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Old 11-12-2016   #9
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Re: Are weird fiction fans more likely to be creators than other genre fans?

Robert, I think the reason for the limited audience for the weird tale is a somewhat complicated thing. You are right, the qualities I listed are identical to the qualities needed to appreciate great music and great art in general. But the weird tale seems also to require a very specific state of mind--a state both passive and attentive that many in this hectic speeded-up world find it difficult to cultivate, assuming of course they even try. You can't just let it wash over you like a cliched television show or a lazy beach read. In some ways, it seems to belong to a more leisurely but more serious age when fiction wasn't just throw away entertainment.
In its 'purest' form--Lovecraft, Poe, de la Mare--its very much akin to poetry. And we know how popular that is, right?
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Old 11-12-2016   #10
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Re: Are weird fiction fans more likely to be creators than other genre fans?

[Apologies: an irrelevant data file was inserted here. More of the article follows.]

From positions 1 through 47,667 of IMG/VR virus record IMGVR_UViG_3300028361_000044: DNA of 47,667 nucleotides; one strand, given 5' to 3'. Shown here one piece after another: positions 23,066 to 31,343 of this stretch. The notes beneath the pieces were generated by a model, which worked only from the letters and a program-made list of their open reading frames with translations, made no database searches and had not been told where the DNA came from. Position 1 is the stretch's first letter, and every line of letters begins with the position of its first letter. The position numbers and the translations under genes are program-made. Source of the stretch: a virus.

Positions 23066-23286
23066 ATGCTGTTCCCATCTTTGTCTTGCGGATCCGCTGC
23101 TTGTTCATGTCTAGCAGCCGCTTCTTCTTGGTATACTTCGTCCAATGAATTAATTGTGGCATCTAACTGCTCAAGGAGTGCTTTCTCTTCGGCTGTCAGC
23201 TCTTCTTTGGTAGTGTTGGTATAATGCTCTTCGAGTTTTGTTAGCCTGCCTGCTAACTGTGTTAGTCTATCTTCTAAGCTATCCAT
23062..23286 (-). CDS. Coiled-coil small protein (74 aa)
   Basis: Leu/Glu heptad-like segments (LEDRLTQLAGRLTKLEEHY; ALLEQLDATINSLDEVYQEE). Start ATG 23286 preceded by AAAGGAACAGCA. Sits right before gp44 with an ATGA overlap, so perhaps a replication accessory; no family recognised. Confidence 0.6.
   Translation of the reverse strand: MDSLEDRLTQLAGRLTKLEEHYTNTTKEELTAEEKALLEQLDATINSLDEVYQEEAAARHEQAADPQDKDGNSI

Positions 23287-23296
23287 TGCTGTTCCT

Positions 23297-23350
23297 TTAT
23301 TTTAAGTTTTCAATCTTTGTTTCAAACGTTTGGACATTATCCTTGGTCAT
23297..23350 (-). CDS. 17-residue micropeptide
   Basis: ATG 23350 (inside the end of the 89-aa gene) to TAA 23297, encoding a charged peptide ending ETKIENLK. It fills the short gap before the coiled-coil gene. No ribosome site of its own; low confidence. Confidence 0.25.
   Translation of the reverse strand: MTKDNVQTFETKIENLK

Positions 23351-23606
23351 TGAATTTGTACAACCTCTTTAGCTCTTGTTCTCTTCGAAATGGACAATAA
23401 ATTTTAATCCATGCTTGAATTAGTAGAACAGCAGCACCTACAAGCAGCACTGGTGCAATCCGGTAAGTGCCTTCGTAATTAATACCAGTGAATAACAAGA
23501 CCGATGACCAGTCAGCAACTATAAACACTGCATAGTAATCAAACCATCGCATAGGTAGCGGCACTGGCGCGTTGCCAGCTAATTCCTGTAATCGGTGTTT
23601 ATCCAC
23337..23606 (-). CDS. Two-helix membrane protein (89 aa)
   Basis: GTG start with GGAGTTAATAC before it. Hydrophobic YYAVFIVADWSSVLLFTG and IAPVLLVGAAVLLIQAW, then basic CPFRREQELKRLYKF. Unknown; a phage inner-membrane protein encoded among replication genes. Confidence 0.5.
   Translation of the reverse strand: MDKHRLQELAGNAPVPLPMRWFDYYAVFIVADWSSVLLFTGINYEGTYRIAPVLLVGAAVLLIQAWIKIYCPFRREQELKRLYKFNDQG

Quote Originally Posted by Druidic View Post
Robert, I think the reason for the limited audience for the weird tale is a somewhat complicated thing. You are right, the qualities I listed are identical to the qualities needed to appreciate great music and great art in general. But the weird tale seems also to require a very specific state of mind--a state both passive and attentive that many in this hectic speeded-up world find it difficult to cultivate, assuming of course they even try. You can't just let it wash over you like a cliched television show or a lazy beach read. In some ways, it seems to belong to a more leisurely but more serious age when fiction wasn't just throw away entertainment.
In its 'purest' form--Lovecraft, Poe, de la Mare--its very much akin to poetry. And we know how popular that is, right?
Very well-stated.

"In a less scientific age, he would have been a devil-worshipper, a partaker in the abominations of the Black Mass; or would have given himself to the study and practice of sorcery. His was a religious soul that had failed to find good in the scheme of things; and lacking it, was impelled to make of evil itself an object of secret reverence."

~ Clark Ashton Smith, "The Devotee of Evil"